How does the court determine the truth of any abuse allegations?
It is sadly not unusual for one party to child arrangements proceedings to make allegations of abuse against the other party. Perhaps the most common scenario is where the father is seeking contact with the child and the mother alleges that the father has been abusive towards her.
The law recognises that domestic abuse is harmful to children, including where they are victims of abuse by witnessing one of their parents being violent or abusive to the other parent, or by living in a home in which domestic abuse is perpetrated.
Obviously, therefore, the court will need to determine the truth of any abuse allegations before it makes a decision upon arrangements for the child, but exactly how does it do this?
The court will normally arrange a separate hearing to determine the truth of abuse allegations. This is known as a 'fact-finding hearing'.
At the fact-finding hearing the court will consider the evidence of both parties, and decide the truth of each allegation.
This will involve the parties themselves giving evidence to the court, along with any witnesses they wish to call (although it is the nature of abuse allegations that there are rarely other witnesses).
When hearing such evidence the court will follow certain legal principles.
The first principle relates to the burden of proof.
The burden of proof rests with the person making the allegation. Thus, for example, if the mother is alleging that the father has been abusive towards her then she must prove those allegations.
The second principle relates to the standard of proof.
The standard in these cases is the 'balance of probabilities', in other words in order to find an allegation proved the court must be satisfied that it is more likely than not that the allegation is true.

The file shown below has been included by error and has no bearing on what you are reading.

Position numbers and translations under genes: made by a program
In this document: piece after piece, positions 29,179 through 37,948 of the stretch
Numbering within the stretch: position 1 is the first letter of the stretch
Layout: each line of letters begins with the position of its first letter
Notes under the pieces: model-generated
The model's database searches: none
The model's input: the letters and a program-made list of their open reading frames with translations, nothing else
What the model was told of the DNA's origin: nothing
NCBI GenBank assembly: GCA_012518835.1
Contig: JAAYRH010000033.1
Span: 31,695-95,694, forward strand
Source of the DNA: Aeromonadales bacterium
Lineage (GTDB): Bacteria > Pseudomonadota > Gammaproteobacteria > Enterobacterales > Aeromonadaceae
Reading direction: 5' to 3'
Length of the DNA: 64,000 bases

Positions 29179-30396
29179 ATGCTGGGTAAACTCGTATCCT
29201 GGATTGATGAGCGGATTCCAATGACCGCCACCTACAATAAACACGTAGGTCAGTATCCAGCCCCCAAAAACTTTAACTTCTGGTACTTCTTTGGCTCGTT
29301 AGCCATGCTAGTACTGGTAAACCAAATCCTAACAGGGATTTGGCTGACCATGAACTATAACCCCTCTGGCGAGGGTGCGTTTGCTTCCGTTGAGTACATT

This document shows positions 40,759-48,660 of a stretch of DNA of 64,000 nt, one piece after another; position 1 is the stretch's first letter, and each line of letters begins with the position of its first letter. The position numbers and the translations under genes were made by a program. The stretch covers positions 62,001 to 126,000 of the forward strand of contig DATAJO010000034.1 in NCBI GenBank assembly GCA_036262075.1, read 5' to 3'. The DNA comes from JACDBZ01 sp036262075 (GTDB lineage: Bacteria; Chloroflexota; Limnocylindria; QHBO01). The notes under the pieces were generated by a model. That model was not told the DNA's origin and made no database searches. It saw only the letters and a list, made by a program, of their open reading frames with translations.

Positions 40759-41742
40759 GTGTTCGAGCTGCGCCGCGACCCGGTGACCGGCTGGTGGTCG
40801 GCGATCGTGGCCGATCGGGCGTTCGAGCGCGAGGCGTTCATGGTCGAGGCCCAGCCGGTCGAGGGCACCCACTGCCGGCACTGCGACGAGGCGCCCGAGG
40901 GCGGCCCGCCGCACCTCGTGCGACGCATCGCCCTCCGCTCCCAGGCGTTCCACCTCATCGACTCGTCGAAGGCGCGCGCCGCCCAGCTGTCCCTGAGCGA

Note that there is no room for a finding by the court that something might have happened – it must find either that it did happen, or that it did not.
An important factor in deciding whether an allegation has been proved is the credibility of the witnesses. The judge will therefore form a view as to the credibility of each witness, and the reliability of their evidence. Obviously, the evidence of a witness who is considered reliable is more likely to be believed than the evidence of a witness who is not.
It is also obvious that it is not uncommon for witnesses in cases of this sort to tell lies when giving evidence.
The court will be careful to bear in mind that a witness may lie for many reasons, such as shame, misplaced loyalty, panic, fear and distress. And the fact that a witness has lied about some matters does not mean that they have lied about everything.
The judge will also bear in mind that memories can fade or change with the passage of time, particularly in respect of events which were traumatic or distressing at the time.
And just because a party is found to have lied to the court, that does not prove the case against them. Thus if a mother makes abuse allegations against a father and the court finds that the father has lied to the court, that does not of itself prove the truth of the mother's allegations.
Lastly, if the party defending abuse allegations fails to prove the truth of their alternative version of the events surrounding the allegations, that again does not of itself prove the truth of the allegations.
The court's decision
Once the court has heard all of the evidence, it will make its decision upon each of the allegations, applying the above principles.
The court will normally go through each of the allegations in turn, and give its finding as to whether or not that allegation has been proved.
Unless there is a successful appeal against the findings, they will be considered to be true in the course of the rest of the proceedings, and will obviously have a significant bearing upon the final decision regarding the arrangements for the child.
The content of this article is intended to provide a general guide to the subject matter. Specialist advice should be sought about your specific circumstances.